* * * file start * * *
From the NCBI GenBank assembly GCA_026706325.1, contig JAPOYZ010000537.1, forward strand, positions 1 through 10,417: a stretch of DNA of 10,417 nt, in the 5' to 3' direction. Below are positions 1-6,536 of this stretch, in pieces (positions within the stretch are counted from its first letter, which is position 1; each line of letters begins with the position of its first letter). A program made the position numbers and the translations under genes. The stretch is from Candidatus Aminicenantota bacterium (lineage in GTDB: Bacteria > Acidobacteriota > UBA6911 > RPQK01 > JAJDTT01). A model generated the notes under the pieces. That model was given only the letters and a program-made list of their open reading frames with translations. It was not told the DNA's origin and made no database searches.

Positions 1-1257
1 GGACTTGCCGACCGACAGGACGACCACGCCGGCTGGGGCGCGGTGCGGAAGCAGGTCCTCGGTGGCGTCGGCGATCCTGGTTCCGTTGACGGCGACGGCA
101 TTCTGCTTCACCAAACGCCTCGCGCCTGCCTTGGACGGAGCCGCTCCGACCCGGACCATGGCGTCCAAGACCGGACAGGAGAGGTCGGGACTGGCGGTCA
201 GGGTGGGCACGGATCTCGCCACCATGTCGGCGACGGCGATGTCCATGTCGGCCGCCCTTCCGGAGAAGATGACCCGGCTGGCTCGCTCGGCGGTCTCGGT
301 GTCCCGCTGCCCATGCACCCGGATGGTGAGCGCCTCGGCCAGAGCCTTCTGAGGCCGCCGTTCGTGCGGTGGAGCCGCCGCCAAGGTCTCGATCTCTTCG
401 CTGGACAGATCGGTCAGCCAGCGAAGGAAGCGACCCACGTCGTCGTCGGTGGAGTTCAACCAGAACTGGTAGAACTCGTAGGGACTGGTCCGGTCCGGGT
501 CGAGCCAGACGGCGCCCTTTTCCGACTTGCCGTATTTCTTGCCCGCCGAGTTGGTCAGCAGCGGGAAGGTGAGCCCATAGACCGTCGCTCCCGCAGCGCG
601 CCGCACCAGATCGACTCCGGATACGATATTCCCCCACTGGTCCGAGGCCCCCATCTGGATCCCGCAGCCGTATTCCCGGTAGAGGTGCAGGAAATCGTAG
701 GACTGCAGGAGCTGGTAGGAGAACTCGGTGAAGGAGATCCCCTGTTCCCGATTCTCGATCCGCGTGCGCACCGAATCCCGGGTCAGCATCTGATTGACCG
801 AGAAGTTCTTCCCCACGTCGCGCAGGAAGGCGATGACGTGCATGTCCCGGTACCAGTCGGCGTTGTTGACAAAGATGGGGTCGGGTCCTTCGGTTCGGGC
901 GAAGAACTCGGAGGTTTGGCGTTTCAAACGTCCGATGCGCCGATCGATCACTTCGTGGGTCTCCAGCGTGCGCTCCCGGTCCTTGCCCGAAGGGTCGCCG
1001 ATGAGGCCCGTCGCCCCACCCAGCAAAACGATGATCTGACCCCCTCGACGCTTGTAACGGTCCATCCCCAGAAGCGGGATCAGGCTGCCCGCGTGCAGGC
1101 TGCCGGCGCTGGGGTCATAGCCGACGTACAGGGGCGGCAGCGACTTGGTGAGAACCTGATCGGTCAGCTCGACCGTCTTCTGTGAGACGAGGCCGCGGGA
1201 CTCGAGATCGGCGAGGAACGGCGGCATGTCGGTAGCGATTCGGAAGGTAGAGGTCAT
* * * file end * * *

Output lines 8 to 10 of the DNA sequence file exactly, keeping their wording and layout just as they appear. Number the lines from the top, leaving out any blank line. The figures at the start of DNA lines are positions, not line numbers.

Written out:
501 CGAGCCAGACGGCGCCCTTTTCCGACTTGCCGTATTTCTTGCCCGCCGAGTTGGTCAGCAGCGGGAAGGTGAGCCCATAGACCGTCGCTCCCGCAGCGCG
601 CCGCACCAGATCGACTCCGGATACGATATTCCCCCACTGGTCCGAGGCCCCCATCTGGATCCCGCAGCCGTATTCCCGGTAGAGGTGCAGGAAATCGTAG
701 GACTGCAGGAGCTGGTAGGAGAACTCGGTGAAGGAGATCCCCTGTTCCCGATTCTCGATCCGCGTGCGCACCGAATCCCGGGTCAGCATCTGATTGACCG